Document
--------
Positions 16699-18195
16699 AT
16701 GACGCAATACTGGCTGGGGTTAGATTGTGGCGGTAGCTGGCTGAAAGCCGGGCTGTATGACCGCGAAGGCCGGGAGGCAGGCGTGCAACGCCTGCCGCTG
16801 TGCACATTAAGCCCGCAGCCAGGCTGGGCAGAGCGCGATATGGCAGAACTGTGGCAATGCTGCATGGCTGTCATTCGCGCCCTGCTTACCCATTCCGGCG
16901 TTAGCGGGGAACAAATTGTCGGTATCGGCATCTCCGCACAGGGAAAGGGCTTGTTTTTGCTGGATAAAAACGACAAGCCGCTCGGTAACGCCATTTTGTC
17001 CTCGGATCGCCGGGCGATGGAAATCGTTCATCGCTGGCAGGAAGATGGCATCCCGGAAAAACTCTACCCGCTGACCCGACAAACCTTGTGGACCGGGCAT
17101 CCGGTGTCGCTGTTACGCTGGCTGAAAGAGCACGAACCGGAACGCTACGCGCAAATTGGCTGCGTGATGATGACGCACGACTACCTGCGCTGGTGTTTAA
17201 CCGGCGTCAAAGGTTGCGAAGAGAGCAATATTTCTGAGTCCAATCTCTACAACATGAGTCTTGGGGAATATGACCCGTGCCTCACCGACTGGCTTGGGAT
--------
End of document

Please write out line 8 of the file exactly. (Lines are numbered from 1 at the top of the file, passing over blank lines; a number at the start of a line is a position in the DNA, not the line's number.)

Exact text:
17201 CCGGCGTCAAAGGTTGCGAAGAGAGCAATATTTCTGAGTCCAATCTCTACAACATGAGTCTTGGGGAATATGACCCGTGCCTCACCGACTGGCTTGGGAT